Friday, October 8, 2010

Anxiety and Me.

If anyone is vaguely familiar with this blog, they know that I've had anxiety in various degrees for the past several years-and, trust me, it's starting to get old.

I've always been a high strung person-like the time in college I was convinced I had HIV after making out with a stranger. Yeah, not cute high-strung, but crazy high-strung. I saw a psychiatrist at that time who suggested I take 5-htp and realize I may just be one of those people who is "wound too tight."

My "panic" attacks started in earnest the summer I finished my first year of law school. I had just sold my dad's house, bought a new house, planned a wedding in four months, and got married. My dad had only been dead for 2 years and (we didn't know it at the time) but my sister was sinking deeper into alcoholism (which she would eventually seek treatment for). I was drinking too much. One night I jumped out of a deep sleep, running around the room screaming at my husband that my heart had stopped. It was funny. Until these feelings persisted.

I became obsessed with my heart, my head, my health. During the past few years I've used alcohol to calm myself down and my anxiety has peaked and waned. Which was fine, until it wasn't.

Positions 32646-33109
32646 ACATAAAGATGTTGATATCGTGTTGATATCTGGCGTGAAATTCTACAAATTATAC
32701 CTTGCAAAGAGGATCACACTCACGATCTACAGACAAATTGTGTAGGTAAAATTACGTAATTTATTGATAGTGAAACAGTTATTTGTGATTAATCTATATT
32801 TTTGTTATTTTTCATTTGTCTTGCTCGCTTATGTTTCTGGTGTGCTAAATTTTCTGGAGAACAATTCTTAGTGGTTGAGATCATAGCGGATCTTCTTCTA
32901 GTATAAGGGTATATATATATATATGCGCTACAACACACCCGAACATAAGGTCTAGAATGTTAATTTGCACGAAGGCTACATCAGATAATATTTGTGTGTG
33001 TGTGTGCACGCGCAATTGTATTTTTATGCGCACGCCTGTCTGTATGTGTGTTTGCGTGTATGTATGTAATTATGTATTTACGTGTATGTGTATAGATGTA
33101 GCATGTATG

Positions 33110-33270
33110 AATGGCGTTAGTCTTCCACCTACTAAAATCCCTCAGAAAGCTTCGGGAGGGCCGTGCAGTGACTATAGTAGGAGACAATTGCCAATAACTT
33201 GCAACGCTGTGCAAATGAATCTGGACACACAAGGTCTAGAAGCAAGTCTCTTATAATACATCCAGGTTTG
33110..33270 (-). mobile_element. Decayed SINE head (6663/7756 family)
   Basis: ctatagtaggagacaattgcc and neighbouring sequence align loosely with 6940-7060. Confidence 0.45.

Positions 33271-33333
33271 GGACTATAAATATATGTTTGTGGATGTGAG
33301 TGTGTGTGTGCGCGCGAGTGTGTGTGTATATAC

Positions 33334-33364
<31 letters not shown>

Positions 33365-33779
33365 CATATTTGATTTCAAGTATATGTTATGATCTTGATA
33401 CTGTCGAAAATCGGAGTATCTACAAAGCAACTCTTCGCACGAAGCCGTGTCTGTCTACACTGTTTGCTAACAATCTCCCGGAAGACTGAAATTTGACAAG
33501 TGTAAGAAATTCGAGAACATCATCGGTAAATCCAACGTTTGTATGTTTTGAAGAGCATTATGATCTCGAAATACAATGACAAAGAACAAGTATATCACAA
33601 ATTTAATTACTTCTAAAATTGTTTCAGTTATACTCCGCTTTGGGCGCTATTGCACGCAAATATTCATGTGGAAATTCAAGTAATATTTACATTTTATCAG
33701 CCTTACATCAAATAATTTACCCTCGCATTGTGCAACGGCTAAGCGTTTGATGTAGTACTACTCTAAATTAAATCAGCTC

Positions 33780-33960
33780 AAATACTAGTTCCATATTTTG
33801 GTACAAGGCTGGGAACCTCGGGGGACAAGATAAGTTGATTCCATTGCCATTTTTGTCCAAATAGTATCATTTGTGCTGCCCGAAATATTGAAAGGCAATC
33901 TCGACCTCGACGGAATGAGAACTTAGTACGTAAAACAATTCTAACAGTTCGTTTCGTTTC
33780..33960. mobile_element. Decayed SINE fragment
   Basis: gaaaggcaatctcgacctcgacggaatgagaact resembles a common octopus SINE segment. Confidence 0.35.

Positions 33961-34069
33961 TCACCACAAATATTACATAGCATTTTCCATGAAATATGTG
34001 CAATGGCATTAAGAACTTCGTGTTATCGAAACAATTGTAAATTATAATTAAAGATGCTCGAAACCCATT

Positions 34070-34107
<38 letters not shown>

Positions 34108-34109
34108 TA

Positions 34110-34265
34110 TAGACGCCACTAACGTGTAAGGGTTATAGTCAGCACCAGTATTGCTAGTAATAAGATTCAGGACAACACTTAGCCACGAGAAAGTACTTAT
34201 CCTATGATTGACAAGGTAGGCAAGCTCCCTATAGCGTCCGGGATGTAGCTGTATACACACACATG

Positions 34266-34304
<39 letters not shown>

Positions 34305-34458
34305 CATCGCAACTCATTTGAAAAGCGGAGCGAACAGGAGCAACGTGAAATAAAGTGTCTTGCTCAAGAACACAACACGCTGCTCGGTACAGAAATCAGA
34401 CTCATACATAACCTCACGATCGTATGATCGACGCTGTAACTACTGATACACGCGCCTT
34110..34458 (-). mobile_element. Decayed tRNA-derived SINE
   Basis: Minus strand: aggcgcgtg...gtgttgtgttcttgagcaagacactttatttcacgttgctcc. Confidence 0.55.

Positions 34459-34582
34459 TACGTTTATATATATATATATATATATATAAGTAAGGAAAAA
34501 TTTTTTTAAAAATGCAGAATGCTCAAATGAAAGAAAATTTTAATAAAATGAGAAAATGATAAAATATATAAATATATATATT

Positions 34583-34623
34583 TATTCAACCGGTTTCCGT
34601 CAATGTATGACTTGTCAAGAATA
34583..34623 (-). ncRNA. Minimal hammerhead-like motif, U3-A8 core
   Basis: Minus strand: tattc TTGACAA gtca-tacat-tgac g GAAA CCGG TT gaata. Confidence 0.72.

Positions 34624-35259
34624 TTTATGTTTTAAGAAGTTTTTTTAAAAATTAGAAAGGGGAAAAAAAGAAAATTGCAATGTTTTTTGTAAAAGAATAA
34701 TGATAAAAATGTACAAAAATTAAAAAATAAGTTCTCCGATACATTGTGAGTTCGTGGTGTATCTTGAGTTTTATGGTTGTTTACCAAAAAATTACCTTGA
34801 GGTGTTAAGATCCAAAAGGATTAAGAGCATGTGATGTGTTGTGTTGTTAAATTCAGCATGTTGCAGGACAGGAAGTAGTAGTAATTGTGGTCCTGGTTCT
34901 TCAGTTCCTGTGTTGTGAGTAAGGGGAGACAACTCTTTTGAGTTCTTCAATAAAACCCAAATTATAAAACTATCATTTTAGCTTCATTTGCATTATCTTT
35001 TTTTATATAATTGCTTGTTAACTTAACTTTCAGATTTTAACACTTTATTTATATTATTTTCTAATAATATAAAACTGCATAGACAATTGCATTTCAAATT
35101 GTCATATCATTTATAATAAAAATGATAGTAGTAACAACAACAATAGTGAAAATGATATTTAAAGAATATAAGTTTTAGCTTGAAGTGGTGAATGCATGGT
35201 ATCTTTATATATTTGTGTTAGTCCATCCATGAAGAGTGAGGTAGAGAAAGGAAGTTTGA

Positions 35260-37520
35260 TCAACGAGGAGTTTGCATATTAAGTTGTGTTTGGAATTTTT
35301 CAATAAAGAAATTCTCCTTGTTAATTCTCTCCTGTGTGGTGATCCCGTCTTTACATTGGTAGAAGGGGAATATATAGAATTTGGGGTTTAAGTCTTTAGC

When I turned 27, something happened to my hormones and I wanted a baby. Like big time baby time. Now, I'm crazy-my husband is crazy-and we're all crazy. But I had graduated from law school, passed the bar, and finally had a job that paid the bills and had amazing benefits. My husband was back in school full-time-and doing well-and I started to think we could actually do this baby thing.

But he had some conditions-1. Get a second dog, so our first dog doesn't get lonely (which totally doesn't make sense to me, but he's obsessed with dogs so I could deal), and 2. No more panic attacks.

ugggg...fair enough. But I realized my stupid anxiety had become part of me. I had quit smoking, and cut down on drinking-especially since I spent a week at Hazelden in the family program crying about my sister and hearing all of the horrible things alcohol did to people's lives from addicts who had done things like chop their own hand off in cocaine induced psychotic episodes (yeah, they don't fuck around at Hazelden) But my anxiety, I was like, "I can't quit you." I used my anxiety to get out of everything-seeing friends, family events, work. "oh, i'm sorry I can't go. I have anxiety. I'm special. " It was driving a huge panic shaped wedge between my husband and I, which would make me more anxious. I blamed him, he blamed me, and it all ended with me in a ball on the bathroom floor taking my pulse. I was totally living the American dream.